JMM Profile: Swine influenza A virus: a neglected virus with pandemic potential
Authors listBenjamin C Mollett Helen E Everett Pauline M van Diemen Alexander MP Byrne Andrew Ramsay Joe James Scott M Reid Rowena DE Hansen Nicola Lewis Ian H Brown Ashley C Banyard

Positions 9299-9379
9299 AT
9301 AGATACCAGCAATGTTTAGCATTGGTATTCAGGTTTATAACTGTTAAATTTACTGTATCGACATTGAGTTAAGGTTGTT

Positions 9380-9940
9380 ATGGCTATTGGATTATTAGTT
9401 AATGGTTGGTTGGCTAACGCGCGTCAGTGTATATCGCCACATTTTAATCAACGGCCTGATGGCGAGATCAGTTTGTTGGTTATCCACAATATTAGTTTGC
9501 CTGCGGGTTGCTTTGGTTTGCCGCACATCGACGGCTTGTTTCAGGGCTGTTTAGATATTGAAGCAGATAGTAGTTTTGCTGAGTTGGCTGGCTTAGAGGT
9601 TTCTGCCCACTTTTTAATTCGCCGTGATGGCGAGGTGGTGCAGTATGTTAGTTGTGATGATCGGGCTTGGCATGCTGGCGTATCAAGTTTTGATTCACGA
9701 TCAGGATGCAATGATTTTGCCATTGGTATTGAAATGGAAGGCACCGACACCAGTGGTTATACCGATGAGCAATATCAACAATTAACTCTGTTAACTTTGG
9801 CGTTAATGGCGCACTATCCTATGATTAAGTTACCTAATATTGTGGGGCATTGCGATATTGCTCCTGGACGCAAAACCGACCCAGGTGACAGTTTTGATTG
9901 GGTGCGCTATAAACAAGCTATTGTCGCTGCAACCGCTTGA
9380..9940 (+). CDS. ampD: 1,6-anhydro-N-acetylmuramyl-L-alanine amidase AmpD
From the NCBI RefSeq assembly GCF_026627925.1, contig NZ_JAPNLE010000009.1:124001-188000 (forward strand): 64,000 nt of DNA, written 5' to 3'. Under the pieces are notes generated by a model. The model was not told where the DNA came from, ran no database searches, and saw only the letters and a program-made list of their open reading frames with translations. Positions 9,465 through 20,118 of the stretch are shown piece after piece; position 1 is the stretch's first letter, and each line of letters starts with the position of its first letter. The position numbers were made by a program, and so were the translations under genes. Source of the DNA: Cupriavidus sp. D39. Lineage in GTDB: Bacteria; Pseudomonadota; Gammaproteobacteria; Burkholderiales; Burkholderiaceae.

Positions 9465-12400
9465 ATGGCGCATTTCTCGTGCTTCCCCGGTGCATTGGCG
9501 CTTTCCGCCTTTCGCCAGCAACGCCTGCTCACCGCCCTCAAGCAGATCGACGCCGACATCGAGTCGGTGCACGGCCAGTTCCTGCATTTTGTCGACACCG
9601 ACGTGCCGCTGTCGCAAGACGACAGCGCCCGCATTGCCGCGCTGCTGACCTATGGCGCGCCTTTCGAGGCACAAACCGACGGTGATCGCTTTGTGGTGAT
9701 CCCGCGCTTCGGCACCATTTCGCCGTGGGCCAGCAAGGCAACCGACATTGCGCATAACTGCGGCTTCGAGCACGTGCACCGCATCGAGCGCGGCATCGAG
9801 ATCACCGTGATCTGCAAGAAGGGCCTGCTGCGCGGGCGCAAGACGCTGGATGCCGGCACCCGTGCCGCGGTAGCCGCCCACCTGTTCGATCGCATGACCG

Swine influenza is an acute respiratory disease of swine caused by swine influenza A virus (SwIAV). The ability of SwIAV to spread bidirectionally from animals to humans (zoonotic), and from humans to animals (reverse zoonotic), drives coinfection that can result in gene segment exchange and elevates the risk of generating viruses with pandemic potential. Compared to human-origin influenza A viruses, current data indicate a greater diversity amongst circulating SwIAVs, with three major subtypes (classified by haemagglutinin and neuraminidase) circulating globally in swine (H1N1, H1N2 and H3N2). The lack of protection afforded by human seasonal influenza vaccines against SwIAVs exacerbates the risk associated with reassortment of human, swine and potentially avian viruses. As such, global monitoring of SwIAVs is important for both human and animal health as they represent a true 'One Health' challenge with pandemic potential.